I work with a lot of people who are trying to change something in their teams, small firms, or large organizations.
One of the things I’ve noticed over the years of doing this work is that there can be a tendency to want to make a big, dramatic, “transformational” change in one fell swoop. To take on a new strategy, for example, or to change the culture of a team.
My observation is that this approach rarely works, regardless of whether you’re a small enterprise (a few lawyers who run a Trusts and Estates firm, say) or a huge, well-resourced company.
Here’s what I’ve seen:
1. “People don’t resist change; they resist being changed.”
This idea comes from Peter Senge, one of the preeminent writers on learning and change. Dramatic change is, by its nature, imposed on a team or company. Because the team is not invited to discover their own path, they resist change.
2. Change can be fast or it can be sticky.
Fast change creates a lot of activity very quickly–but that fades. I’ve seen companies spend tens of millions of dollars to convene thousands of managers in a huge conference center to create a shift in culture. Such efforts rarely have a lasting effect. When people go back to their desks, they revert back to their normal behavior. The system supports staying comfortable instead of shifting.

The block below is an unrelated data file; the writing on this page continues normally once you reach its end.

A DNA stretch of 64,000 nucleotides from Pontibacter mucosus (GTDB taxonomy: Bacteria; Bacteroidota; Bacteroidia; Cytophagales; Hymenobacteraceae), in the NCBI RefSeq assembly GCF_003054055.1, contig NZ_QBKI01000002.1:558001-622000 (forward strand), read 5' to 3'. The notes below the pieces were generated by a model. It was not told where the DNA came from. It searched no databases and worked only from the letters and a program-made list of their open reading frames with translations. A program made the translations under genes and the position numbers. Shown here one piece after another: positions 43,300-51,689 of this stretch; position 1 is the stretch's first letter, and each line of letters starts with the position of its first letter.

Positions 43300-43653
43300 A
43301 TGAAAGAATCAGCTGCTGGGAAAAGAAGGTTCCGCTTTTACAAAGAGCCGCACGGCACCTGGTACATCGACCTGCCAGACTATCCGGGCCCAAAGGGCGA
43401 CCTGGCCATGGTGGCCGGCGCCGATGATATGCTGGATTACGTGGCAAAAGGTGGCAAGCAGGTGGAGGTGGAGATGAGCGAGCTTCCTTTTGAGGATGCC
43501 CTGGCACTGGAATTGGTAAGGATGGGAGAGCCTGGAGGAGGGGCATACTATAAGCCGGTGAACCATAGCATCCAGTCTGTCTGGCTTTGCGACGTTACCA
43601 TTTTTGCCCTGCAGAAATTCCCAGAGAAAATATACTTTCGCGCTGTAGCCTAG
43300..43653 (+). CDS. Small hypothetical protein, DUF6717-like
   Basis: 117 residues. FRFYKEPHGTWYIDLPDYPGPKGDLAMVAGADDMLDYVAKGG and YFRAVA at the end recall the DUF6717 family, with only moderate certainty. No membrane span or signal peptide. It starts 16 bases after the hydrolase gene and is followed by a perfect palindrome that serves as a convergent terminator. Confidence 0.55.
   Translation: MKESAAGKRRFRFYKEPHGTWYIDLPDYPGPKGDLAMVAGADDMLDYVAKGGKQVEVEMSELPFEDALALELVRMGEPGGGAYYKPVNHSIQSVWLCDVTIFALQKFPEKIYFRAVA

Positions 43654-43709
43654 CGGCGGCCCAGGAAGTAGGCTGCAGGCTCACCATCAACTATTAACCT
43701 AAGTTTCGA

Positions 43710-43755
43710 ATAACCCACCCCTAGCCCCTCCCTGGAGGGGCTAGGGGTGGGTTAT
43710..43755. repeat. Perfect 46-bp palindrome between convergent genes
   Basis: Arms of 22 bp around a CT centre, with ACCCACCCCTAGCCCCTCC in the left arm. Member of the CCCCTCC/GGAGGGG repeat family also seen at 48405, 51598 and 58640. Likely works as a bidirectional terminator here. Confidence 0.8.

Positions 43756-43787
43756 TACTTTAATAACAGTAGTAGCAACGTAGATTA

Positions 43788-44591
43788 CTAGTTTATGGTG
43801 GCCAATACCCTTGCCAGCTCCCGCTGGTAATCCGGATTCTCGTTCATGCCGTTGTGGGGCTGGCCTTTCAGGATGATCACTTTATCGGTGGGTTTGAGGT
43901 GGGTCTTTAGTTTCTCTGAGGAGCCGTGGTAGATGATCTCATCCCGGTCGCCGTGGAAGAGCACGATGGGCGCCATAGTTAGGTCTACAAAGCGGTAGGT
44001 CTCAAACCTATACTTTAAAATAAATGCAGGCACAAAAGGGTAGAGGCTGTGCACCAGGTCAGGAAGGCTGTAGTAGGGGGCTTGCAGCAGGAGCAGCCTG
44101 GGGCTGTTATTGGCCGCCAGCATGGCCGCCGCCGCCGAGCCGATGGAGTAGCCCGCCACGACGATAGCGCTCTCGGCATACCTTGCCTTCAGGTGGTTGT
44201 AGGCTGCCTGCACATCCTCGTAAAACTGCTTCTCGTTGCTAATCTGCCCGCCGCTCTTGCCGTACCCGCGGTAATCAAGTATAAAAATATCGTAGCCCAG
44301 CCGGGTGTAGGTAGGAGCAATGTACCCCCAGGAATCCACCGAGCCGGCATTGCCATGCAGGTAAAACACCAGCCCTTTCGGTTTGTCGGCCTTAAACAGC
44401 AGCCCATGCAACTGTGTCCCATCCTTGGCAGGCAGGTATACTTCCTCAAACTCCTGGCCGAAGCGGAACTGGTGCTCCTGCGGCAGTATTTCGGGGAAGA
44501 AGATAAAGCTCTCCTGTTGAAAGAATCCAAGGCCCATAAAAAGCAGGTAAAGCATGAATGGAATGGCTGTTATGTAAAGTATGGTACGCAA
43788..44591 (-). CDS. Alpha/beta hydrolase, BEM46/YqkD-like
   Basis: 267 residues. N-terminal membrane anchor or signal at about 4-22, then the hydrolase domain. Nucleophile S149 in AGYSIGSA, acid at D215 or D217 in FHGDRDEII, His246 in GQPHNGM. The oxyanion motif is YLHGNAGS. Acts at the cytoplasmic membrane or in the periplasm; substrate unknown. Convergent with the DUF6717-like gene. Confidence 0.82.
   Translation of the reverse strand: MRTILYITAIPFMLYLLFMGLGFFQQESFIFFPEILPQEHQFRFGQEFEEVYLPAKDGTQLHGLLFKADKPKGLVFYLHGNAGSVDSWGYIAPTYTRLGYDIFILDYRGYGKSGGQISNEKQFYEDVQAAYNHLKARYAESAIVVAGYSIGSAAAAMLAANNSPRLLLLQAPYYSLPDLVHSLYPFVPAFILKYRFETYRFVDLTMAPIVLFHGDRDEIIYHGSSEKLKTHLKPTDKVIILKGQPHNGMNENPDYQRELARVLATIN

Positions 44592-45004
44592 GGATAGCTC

The most successful change efforts focus on changing small behaviors in small groups. They recognize that adoption isn’t an “all at once” phenomenon and that the success of one team will help others work toward success, too.
3. Appreciate what you do well and don’t stop what you’re doing.
Whatever you’ve done to get to this point has worked, at least somewhat (otherwise, you’d be starting something new, not changing something existing)!
When we want to change, we often lose sight of what does work. If we want to be more entrepreneurial, for instance, we might start by seeing how our current approach to detailed planning has helped us over the years.
Appreciating what happens already also applies to work itself. I was recently working with a business owner who wanted to create a new product to complement his existing services business, so that he could be less involved in the day-to-day of the work. His plan (fantasy?) was to take a month off from his normal responsibilities and create his product.
Needless to say, that plan didn’t work-he received a lucrative offer from a consulting client and was drawn back into delivering services. To make the kind of change that he seeks, he’ll have to take a more incremental approach, working a few hours at a time on his product while he keeps his business up and running.
What about you? What are the ways you’ve seen change efforts work (and not)?